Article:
Since the football season finished things have gone madder than Ian Holloway at a press conference; transfer gossip is in overdrive, gagging order scandal and now splits between supporters of the same club following the appointment of Alex McLeish at Villa.
Fans’ being unhappy with their board is not uncommon and has been going on for a long time; generally business and football don’t mix at any level. Villa fans are not too happy with Randy Lerner after the McLeish appointment, but fans need to start changing their mentality and try and understand that business is business.
Nowadays there is less and less of a place for emotion and sentiment in football. Take Spurs’ proposed move to the Olympic stadium, the majority of fans were against the move because Tottenham would have been taken away from their home turf and in to the territory of a rival club. They no longer would have been a North London side, but an East London side and that is against the tradition and heritage of the club.
But in reality if Spurs had moved to the Olympic Stadium the future would have been bright for Spurs’ longevity as a top side and more importantly, it would have had stabilised the finances of the club. I have no doubt that a lot of Spurs fans would have been up in arms if the move had gone through, a lot like the Villa fans are up in arms now about the appointment of their fiercest rival’s manager.
This is where fans need to start to understand and empathise more with the business side of football. Business has no time for emotion or sentiment; it only has time for progress and profit and at the end of the day, success keeps fans happy. In the case of Aston Villa, Randy Lerner bought the club in order to take it to the next level.
Football clubs do not make good enough profits to be a sensible investment without the achieving Champion’s League football. The bottom-line being that Randy Lerner will only do what is in the clubs best interests because he has to get them to the Champions League football if he is to safe-guard his investment.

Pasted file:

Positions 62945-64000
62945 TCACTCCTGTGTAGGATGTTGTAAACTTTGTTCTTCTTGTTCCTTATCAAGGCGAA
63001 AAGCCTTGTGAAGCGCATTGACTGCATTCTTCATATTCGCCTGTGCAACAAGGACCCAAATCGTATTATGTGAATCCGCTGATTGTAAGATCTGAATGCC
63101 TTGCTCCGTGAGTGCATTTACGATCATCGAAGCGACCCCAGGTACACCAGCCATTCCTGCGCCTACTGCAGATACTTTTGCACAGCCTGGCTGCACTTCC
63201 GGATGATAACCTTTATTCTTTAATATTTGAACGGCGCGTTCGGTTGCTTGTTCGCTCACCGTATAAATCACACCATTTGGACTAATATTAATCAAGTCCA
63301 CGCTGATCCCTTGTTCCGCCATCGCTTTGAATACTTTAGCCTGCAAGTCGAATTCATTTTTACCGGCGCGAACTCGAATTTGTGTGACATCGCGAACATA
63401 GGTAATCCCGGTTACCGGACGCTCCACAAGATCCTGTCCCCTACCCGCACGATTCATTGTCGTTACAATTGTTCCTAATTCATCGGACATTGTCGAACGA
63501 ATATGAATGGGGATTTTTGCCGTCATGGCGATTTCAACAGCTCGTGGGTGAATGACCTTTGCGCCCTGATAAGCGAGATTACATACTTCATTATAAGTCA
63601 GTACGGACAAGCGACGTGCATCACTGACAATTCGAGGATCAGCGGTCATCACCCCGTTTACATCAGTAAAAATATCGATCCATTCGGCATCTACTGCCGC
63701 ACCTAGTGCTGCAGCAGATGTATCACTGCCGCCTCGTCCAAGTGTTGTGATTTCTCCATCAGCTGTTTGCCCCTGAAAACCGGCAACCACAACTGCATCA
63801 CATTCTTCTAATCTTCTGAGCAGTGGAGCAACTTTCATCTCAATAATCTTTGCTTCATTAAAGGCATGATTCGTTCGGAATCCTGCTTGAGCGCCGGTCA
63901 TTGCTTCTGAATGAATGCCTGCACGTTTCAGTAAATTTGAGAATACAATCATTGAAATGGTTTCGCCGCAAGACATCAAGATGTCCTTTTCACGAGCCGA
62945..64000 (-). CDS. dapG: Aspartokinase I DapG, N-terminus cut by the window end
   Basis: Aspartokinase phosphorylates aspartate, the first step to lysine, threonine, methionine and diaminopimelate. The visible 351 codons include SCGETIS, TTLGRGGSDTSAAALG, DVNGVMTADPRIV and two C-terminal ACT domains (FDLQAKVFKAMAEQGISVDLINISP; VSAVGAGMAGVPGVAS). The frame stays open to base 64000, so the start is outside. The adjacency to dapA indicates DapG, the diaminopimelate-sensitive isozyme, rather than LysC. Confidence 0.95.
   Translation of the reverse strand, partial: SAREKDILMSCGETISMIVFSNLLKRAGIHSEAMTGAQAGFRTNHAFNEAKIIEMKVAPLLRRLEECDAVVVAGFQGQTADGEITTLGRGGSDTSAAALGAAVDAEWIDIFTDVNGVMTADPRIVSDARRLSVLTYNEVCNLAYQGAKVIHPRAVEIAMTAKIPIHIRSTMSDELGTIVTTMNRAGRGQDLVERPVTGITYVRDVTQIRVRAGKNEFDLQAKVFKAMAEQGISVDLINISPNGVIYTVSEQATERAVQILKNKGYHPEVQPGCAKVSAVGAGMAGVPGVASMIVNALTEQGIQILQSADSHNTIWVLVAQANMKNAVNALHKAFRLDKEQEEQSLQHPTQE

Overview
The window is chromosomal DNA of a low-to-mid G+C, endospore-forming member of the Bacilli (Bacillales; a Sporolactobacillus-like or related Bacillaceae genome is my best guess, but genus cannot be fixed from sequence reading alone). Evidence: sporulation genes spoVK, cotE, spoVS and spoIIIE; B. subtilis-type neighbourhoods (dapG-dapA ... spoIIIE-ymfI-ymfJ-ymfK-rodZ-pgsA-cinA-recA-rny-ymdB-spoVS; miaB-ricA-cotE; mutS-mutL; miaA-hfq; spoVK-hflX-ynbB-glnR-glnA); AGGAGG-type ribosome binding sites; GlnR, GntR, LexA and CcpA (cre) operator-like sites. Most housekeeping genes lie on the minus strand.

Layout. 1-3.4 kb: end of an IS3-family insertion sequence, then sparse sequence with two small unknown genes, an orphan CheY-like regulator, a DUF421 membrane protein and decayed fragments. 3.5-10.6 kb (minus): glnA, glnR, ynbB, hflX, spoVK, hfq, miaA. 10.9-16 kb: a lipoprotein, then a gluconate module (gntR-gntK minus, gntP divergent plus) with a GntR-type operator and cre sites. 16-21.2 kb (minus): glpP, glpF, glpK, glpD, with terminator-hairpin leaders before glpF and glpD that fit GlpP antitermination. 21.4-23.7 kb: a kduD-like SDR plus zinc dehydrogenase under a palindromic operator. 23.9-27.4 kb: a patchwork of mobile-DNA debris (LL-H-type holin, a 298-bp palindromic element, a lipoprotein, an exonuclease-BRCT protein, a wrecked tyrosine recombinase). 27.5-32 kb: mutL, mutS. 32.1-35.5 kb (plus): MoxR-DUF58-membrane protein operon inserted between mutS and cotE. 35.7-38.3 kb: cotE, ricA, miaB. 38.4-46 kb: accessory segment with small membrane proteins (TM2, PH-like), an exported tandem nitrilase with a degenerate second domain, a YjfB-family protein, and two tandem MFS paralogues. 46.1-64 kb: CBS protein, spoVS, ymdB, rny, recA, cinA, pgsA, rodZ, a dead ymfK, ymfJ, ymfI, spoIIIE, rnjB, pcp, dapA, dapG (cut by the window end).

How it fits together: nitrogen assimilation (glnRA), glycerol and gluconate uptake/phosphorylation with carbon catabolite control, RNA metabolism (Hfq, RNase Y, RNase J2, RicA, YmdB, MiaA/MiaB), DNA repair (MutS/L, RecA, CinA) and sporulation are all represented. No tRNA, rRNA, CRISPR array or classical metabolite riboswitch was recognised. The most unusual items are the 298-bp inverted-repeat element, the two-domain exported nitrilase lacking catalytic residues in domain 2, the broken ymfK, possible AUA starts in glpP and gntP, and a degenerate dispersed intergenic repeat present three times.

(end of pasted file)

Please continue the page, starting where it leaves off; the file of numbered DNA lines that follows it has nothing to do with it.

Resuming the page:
The board would have therefore believed that out of all the options open to them, Alex McLeish was the best candidate for the job. They didn’t think they can’t get him because he is a rival clubs manager, it did not even come in to it.
Unfortunately it did in a major way for the fans and to be honest I would be the same, it is a natural human reaction to protect something you love, especially from your fiercest rival’s. As a Villa fan what can you actually do about it? Don’t support the club until they have a new manager in the future? Swear to never go to Villa Park again? It’s rubbish, why cut off your nose to spite your face over a decision that was made purely from a business perspective.
For example, imagine you go for a new job and the person that interviews you is a Birmingham fan, during the interview banter he finds out you are a Villa fan and despite the fact you were the outstanding candidate, you didn’t get the job because of you allegiance. You would be pretty pissed off with that scenario and it would be discrimination in the work place.
I think this whole debacle has highlighted just how far football has come and how the people in charge of this country’s biggest teams operate. Football is now a ruthless business run by some of the most powerful and successful businessmen in the world-fans need to start to understand this.
The argument to the board shouldn’t have been based on rivalry, but on merit, the problem is McLeish has a good CV. He was unlucky this season with injuries that ultimately lead to the clubs relegation, but away from this he has done a lot of good.
He got the best out of players like Sebastian Larsson, Roger Johnson and Craig Gardner. He was able to attract players to Birmingham City who have big European reputations like Alex Hleb, Obafemi Martins, Nikola Zigic and David Bentley. His season went tits up when Dann got injured in January; they had only lost twice at home until then. Dann is one of the most sort-after players this summer, another McLeish signing.
So it should not all be doom and gloom for the Villa faithful, the guy just needs a chance. I love the traditions of football, I love the rivalry and how much people care and live for the game-it is truly a special sport that is one of a kind.
Business is shaping the future of the game from the boots the players wear to the websites you use to access you information. All fans need to realise that tradition is dying out within clubs and it is only the fans can pass this down from generation to generation and fans should uphold what the club stands for. But what can’t be stopped is business and with business come unpopular decisions, decisions that all of us as football fans have to learn to live with. Football is changing and it is time for us football fans to adapt even if we don’t want to.